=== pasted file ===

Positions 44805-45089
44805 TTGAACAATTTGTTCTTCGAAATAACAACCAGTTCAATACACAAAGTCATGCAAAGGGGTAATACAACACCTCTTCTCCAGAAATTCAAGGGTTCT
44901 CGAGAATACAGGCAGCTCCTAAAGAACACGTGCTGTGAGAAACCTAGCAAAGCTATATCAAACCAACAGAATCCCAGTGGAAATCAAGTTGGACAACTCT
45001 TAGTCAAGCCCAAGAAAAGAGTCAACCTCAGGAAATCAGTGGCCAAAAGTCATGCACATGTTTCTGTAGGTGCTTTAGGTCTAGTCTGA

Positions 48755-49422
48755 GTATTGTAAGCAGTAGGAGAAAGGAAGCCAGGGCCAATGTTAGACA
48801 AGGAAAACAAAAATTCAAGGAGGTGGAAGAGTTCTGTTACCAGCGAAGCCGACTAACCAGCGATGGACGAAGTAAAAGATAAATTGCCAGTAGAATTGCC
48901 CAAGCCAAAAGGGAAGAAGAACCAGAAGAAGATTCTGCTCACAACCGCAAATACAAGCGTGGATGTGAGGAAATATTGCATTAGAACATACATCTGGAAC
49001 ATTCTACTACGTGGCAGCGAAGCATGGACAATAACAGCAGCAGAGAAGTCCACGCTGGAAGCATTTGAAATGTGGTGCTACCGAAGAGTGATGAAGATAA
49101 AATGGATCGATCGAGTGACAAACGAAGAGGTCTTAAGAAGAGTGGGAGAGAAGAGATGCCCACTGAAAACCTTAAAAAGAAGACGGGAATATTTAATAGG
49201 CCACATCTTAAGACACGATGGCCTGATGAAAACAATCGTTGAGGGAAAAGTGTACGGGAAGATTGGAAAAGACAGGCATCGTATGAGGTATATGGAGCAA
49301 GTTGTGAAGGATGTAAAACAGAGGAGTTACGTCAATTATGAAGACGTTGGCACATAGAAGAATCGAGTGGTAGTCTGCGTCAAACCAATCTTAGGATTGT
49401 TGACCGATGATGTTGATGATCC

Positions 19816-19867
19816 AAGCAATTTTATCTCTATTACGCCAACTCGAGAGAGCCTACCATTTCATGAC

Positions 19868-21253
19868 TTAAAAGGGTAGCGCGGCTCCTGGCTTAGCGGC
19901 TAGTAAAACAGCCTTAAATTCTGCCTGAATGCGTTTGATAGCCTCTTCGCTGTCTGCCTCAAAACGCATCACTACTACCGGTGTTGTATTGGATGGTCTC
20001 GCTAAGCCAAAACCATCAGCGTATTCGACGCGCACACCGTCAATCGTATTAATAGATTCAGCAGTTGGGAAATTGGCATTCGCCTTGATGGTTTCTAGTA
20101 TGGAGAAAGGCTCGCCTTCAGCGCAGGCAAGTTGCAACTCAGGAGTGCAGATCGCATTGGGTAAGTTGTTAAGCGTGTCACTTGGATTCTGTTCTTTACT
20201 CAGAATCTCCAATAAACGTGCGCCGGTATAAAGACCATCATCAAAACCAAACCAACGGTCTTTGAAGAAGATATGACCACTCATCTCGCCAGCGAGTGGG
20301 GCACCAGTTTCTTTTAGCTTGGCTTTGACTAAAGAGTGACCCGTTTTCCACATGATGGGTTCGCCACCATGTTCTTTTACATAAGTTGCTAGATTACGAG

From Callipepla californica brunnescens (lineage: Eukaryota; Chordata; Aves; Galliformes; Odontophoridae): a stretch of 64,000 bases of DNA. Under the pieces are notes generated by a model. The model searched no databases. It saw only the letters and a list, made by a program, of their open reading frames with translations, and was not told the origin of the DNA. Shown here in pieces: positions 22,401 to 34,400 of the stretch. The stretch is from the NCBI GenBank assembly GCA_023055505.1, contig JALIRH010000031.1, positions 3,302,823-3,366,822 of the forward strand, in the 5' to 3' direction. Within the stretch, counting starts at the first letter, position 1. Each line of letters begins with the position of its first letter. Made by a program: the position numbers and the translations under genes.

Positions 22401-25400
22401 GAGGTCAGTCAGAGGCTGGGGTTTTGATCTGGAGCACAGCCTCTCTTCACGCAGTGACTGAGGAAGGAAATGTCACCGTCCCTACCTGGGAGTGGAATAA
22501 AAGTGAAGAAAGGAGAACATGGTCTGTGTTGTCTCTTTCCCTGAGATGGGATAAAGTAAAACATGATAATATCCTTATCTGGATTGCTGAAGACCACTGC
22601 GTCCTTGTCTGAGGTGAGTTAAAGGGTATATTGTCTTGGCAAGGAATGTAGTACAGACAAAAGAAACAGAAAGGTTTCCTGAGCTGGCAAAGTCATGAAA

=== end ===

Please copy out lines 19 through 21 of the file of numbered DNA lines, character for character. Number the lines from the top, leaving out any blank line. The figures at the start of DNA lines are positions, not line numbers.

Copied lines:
20001 GCTAAGCCAAAACCATCAGCGTATTCGACGCGCACACCGTCAATCGTATTAATAGATTCAGCAGTTGGGAAATTGGCATTCGCCTTGATGGTTTCTAGTA
20101 TGGAGAAAGGCTCGCCTTCAGCGCAGGCAAGTTGCAACTCAGGAGTGCAGATCGCATTGGGTAAGTTGTTAAGCGTGTCACTTGGATTCTGTTCTTTACT
20201 CAGAATCTCCAATAAACGTGCGCCGGTATAAAGACCATCATCAAAACCAAACCAACGGTCTTTGAAGAAGATATGACCACTCATCTCGCCAGCGAGTGGG